July-August 2020 Church & State Magazine | People & Events

The Rev. Louis P. Sheldon, a vocal Christian nationalist opponent of LGBTQ rights, died May 29 at age 85.

Sheldon founded a group called the Traditional Values Coalition (TVC) in 1984. Although the organization initially focused its activity in California, where Sheldon lived for several years, it soon expanded its activities nationwide.

Sheldon was among the most extreme anti-LGBTQ leaders to emerge in the 1980s. The Southern Poverty Law Center, which considered TVC a hate group, wrote of him, “His anti-LGBT rhetoric – calling homosexuality a ‘deathstyle;’ claiming child molestation is the real ‘homosexual agenda;’ suggesting AIDS victims should be forced into leper-like colonies – pushed TVC to the forefront of the battle against equal rights in the 1990s.”

Although Sheldon was known primarily for attacking gay rights, he did occasionally venture into other Christian nationalist themes. In a fund-raising letter from 2008, he asserted that secular humanists were taking over the country and blasted the Supreme Court for endorsing the “perverted doctrine of ‘separation of church and state.’” In later years, he also took to attacking Islam.

Sheldon was never as prominent as other Religious Right leaders, and his star dimmed even further in 2005 when it was revealed he had helped controversial lobbyist Jack Abramoff expand the reach of legal gambling in the United States.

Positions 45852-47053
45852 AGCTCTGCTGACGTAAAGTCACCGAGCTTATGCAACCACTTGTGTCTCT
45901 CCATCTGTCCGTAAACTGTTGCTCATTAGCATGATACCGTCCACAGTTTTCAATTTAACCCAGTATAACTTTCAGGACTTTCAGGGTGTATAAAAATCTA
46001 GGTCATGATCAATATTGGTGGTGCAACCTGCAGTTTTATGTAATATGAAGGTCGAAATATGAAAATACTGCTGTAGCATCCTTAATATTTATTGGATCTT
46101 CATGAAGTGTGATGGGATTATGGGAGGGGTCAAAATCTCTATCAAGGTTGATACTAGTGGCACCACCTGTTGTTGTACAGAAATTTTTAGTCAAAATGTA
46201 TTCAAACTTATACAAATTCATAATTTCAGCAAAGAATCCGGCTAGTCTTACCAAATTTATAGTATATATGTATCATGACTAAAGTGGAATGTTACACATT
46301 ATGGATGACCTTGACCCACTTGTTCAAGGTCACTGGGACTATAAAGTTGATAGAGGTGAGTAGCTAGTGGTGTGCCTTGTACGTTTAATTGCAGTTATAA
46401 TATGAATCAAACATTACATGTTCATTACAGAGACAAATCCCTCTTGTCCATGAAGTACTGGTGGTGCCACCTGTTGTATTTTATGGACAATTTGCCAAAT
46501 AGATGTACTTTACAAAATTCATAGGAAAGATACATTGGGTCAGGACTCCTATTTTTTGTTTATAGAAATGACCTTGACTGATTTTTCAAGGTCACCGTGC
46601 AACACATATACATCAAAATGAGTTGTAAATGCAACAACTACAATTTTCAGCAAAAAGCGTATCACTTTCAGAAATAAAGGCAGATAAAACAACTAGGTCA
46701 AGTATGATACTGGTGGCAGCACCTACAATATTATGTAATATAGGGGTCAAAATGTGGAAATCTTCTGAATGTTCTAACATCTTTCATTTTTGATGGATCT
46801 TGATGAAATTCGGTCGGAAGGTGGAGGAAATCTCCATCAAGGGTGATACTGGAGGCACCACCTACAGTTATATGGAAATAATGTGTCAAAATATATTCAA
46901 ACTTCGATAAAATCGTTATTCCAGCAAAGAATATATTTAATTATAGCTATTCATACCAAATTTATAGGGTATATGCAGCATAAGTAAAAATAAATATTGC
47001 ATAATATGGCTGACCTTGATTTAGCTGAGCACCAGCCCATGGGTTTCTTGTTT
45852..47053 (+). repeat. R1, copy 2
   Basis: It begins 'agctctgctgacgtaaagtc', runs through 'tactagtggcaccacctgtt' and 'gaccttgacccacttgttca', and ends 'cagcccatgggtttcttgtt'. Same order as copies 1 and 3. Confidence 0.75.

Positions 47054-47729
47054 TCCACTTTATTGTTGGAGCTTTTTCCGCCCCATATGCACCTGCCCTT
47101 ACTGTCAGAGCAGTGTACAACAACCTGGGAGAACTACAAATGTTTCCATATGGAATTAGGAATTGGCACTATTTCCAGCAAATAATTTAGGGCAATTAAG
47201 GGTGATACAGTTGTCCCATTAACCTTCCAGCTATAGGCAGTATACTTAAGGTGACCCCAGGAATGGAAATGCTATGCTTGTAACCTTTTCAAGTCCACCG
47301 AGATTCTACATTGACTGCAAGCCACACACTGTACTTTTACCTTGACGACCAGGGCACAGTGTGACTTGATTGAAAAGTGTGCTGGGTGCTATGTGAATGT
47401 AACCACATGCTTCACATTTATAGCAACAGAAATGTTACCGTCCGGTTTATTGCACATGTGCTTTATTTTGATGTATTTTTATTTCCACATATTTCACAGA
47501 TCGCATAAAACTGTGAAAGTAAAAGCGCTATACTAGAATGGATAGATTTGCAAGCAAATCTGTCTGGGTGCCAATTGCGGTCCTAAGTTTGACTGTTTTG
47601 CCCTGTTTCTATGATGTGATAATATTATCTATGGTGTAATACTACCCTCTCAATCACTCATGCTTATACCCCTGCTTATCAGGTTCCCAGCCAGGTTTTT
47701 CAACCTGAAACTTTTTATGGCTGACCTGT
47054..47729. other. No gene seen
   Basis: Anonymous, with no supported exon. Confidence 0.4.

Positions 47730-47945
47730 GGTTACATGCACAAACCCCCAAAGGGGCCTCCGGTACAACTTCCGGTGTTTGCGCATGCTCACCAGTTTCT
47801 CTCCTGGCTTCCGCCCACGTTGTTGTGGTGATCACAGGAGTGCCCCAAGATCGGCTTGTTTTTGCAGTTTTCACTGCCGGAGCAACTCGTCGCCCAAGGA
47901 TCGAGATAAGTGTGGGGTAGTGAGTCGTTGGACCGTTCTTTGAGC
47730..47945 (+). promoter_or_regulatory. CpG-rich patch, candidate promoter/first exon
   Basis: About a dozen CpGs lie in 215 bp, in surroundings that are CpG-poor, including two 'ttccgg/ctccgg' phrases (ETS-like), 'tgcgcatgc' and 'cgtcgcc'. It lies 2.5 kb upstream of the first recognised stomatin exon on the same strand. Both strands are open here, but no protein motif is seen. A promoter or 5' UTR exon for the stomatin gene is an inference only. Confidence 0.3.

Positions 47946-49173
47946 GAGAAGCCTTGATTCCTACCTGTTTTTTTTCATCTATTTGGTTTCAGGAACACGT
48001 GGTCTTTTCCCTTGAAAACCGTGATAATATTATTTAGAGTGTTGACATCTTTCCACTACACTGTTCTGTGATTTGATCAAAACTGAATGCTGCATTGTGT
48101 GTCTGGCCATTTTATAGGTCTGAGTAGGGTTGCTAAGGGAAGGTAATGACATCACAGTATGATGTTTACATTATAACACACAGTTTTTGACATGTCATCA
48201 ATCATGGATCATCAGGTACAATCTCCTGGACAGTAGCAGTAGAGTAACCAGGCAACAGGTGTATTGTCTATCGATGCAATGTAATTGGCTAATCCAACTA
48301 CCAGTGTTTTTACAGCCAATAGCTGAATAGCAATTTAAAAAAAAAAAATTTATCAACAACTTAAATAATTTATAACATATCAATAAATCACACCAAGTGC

Sheldon was unapologetic about the affair, remarking, “Politics makes strange bedfellows. The devil had that money long enough. It was about time we got our hands on it.”

In 2007, Sheldon formed a side project called the Christian Seniors Association, a group that claimed it would “protect” Social Security. In fact, the organization, headed by Jim Lafferty, the husband of Sheldon’s daughter Andrea, was simply funneling donations to TVC to do its anti-LGBTQ work.

A mailing from the group was designed to look like a government document, with “U.S. Taxpayer Census” written across the envelope. It even included a “Census Document” number and warnings stating, “Do Not Tamper. Reply Within 5 days.”

As his heath declined, Sheldon turned TVC over to Andrea Sheldon. But the two disagreed about how to run the organization, lawsuits were filed and TVC went into decline. It now appears to be much diminished or perhaps non-existent. The most recent financial figures available are from 2017; the group no longer has a website, and its Twitter account has not been updated since 2016.

At the height of its influence, TVC claimed to represent 44,000 churches, but that figure was always disputed.